“That’s true. I can’t argue with that,” I said admitting defeat. (-wink-)

Content that she had won, she sat straight up in the swing, grabbed the chains on each side, and readied herself to be pushed. I grabbed the swing on either side, pulled her way back up high (five reallys high, mind you, not four!), and I let her go. She swung through the air like a bird. And with each pass, I heard her laughter increasing.

Her hair fluttered in the wind, and the sun shined through the trees and down over her dress with golden beams. She was an angel that seemed to have wings all of the sudden. Her smile, which always lit up her entire face and the room she was in, was now lighting up everything around us. Her laughter echoed up and down the mountainside.

When I slowed her up, and stopped the swing, I could tell she loved it. She got off the swing and embraced me. “I love you Daddy. I love you so much,” she said. “Can I have a Coke?”

“You certainly may,” I said while opening the diaper bag.

She reached in, grabbed a Coke, and handed it to me with the most precious ‘Please!’ face in the world. I smiled, and opened the Coke. She grabbed it, chugged the thing right down, and then let out a burp.

“Do you feel better?” I asked as I took the empty can and put it back in the bag.

“Uh-huh,” she responded as we started up the trail.

“You know what’s so wonderful about BabyGirls?” I asked.

She smiled. “Tell me,” she said.

“They’re emotional. They just want to be loved. They want to feel loved and they want to know that they will always be loved. They want to be taken care of and they never want to feel like they are a burden. They never are a burden, but they never let a moment go by where they don’t cherish how someone makes them feel.”

She smiled sweetly.

I continued on. “Her smile makes her beautiful. Her dimples and tiny nose make her adorable. Her pigtails make her happy. Her pacifier makes her comfortable. Her clothing makes her feel little. Her bib tells her it’s okay to be messy. Her crib tells her it’s time to settle down. Her diaper makes her feel like a baby. Her stuffed animals surround her and she hugs them all. And her Daddy makes her the happiest BabyGirl in the world.”

She smiled a lot wider and added, “and her Daddy knows best. She wants to make him happy, too.”

“She does. Every morning she wakes up, and opens her beautiful eyes and looks at me with a burning love I can’t describe. She may be a little baby, but her effect is really huge.”

“I don’t ever want to know anything other than the way you make me feel, Daddy.”

“My promise, BabyGirl: You never will.”

We walked up to another plaque alongside the trail. “Your turn to read,” I said as I walked up behind her, wrapped my hands around her, and put my chin on the top of her head.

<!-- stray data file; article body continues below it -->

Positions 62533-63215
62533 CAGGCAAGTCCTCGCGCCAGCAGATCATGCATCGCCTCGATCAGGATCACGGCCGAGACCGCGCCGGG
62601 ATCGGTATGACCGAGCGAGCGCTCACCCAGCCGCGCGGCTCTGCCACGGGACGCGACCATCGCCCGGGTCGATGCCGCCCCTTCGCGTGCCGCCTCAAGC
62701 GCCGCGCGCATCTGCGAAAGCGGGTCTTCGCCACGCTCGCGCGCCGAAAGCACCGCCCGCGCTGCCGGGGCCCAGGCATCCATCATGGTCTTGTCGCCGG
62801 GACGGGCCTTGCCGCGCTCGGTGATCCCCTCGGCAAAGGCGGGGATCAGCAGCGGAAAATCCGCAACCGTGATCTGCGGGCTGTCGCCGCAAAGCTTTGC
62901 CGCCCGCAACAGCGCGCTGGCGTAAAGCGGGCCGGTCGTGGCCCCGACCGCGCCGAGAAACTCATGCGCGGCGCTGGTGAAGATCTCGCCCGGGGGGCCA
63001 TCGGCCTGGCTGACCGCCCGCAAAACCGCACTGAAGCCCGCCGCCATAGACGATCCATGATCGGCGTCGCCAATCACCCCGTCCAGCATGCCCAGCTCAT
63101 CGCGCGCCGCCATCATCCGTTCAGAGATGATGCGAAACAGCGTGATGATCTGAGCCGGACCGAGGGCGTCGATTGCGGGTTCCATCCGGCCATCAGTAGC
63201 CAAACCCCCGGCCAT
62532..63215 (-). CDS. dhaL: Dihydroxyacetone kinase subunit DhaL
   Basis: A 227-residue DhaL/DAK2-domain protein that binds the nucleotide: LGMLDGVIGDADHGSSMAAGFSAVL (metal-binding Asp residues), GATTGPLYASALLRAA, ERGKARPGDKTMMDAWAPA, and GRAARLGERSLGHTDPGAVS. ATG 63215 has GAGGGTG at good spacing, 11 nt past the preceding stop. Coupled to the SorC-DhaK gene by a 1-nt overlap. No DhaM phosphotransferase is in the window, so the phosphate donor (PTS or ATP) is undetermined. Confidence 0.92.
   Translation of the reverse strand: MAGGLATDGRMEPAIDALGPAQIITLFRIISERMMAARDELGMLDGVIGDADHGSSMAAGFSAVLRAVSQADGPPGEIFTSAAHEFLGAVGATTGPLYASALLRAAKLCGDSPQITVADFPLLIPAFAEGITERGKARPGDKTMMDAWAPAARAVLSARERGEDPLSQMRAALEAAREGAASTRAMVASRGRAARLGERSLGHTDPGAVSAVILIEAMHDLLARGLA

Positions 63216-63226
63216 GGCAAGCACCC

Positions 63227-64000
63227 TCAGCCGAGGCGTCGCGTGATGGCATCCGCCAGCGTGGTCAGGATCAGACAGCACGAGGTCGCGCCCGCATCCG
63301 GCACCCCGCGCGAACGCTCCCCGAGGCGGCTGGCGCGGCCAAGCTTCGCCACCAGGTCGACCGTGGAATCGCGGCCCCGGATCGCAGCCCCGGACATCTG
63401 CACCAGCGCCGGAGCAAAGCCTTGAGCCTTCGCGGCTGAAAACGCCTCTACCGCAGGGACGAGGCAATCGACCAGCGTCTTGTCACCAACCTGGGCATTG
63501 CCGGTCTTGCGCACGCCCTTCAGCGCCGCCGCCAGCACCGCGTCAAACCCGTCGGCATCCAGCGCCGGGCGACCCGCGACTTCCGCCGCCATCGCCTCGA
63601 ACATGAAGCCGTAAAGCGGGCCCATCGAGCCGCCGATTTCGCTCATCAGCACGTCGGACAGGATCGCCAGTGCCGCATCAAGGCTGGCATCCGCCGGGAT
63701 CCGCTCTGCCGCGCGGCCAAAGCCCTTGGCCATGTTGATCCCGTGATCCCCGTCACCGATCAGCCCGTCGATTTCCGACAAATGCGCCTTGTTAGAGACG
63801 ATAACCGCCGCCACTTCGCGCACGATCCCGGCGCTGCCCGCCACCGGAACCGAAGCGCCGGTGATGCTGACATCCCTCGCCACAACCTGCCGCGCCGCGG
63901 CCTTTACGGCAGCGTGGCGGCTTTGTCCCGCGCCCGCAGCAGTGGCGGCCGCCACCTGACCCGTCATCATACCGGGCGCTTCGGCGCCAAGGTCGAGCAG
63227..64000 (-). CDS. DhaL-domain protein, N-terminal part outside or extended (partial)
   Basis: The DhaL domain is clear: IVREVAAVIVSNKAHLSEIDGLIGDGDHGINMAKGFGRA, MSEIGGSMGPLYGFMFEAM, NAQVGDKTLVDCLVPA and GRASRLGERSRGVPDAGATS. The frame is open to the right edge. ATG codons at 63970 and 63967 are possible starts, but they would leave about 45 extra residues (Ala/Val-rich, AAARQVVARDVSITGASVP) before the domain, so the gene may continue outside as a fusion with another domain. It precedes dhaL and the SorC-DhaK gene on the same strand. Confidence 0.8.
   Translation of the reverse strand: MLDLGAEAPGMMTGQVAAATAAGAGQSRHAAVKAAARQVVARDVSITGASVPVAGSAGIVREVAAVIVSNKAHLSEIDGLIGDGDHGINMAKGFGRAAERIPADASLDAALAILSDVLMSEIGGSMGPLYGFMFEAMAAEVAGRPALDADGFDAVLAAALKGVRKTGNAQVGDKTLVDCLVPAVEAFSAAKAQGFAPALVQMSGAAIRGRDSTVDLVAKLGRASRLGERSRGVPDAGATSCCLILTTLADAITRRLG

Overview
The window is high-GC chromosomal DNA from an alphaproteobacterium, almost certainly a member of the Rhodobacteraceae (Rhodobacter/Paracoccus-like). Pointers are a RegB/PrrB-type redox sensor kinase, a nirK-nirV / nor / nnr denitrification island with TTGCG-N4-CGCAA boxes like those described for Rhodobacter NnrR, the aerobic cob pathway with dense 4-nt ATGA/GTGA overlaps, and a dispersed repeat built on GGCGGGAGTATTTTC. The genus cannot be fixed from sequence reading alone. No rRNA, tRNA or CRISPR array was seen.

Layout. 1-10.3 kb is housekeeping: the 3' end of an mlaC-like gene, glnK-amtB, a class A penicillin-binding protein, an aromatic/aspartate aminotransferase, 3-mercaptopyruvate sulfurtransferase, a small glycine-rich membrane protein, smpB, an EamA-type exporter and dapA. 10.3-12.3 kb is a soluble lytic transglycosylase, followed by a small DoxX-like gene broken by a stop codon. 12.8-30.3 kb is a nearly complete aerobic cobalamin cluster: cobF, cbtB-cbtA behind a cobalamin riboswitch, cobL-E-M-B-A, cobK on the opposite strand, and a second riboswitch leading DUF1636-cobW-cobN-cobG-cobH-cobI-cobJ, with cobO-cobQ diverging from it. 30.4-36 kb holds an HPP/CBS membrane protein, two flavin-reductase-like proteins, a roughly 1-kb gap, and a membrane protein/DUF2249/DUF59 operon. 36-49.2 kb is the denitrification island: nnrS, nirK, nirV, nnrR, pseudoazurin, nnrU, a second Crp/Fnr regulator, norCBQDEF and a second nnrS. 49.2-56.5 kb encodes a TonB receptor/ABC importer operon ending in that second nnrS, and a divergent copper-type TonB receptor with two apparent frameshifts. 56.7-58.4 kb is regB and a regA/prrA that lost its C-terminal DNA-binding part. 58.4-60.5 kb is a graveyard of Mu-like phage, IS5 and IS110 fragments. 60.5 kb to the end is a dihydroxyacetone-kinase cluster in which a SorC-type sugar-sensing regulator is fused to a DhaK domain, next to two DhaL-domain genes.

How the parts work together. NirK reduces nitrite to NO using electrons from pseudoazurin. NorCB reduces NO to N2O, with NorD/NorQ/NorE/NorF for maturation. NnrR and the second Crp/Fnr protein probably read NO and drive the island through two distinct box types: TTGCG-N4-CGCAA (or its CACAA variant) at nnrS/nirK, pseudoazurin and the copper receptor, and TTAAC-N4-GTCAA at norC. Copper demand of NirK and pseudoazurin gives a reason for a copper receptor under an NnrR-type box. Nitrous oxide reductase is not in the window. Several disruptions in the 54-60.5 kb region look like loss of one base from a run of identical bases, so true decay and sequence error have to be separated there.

She put her hands on my arms and leaned her head back on my chest. “Too many words,” she said.

“As you wish, my dear,” I said as I began to read the plaque:

"Kalmia latifolia, commonly called Mountain-laurel or Spoonwood, is a flowering plant in the family Ericaceae, native to the eastern United States, from southern Maine south to northern Florida, and west to Indiana and Louisiana.

It is an evergreen shrub growing to 3-9 m tall. The leaves are 3-12 cm long and 1-4 cm wide. Its flowers are star-shaped, ranging from red to pink to white, and occurring in clusters. It blooms between May and June. All parts of the plant are poisonous. Roots are fibrous, matted.

The plant is naturally found on rocky slopes and mountainous forest areas. The plant often grows in large thickets, covering large areas of forest floor. In North America it becomes a tree on the mountains of the Carolinas but is a shrub further north."

“Mow-Tin Florah,” she gibbered out.

I looked around. Nobody was anywhere to be seen. So I decided to get silly. “Hey, do you wanna see what this park looks like at a really fast speed?” I asked.

“Huh?” she asked, quite bewildered.

I tickled her sides and she howled with laughter until she broke free and began running away from me through the forest. I stood there for a moment, giving her a head start, and then bolted after her. I chased her for a while, waiting until we ran through an area without tree cover.

When we found a clearing, and caught up to her, grabbed her lifted her in the air, and placed her on her back on the ground. While she tried hard to fight me off with her hands, she couldn’t stop laughing long enough to stop me from flipping her dress up and blowing raspberries on her tummies. She kicked her legs up and down, and I eventually let her flip me over on my back.

While sitting on me, she finally had a moment to catch her breath and try to recover from laughing. “That wasn’t fair,” she laughingly stated in a breathless tone. "“I’m shorter than you and I have sandals on, and I’m wearing a diaper and I’m a babygirl…”

I sat up, holding her to me, and kissed her very softly and quickly on the lips. “And I love you for being all of that and so much more.”

We sat there for a moment gazing into each other’s eyes. “Do you remember the first time we met?” she asked.

“As if it were yesterday, Princess,” I fondly recalled. “We met at that little coffee shop you loved just on the edge of your hometown. You were so nervous to meet me, but you were beautiful in that dress, and your face was even more beautiful than the pictures you sent me. You were a little late, and you ran in with serious concern that I had left. I would have stayed there all night waiting for you. But then we saw each other, and didn’t it feel like the world stopped moving for a second?”

“Yes,” she responded in a tiny voice as she stared deep into my eyes.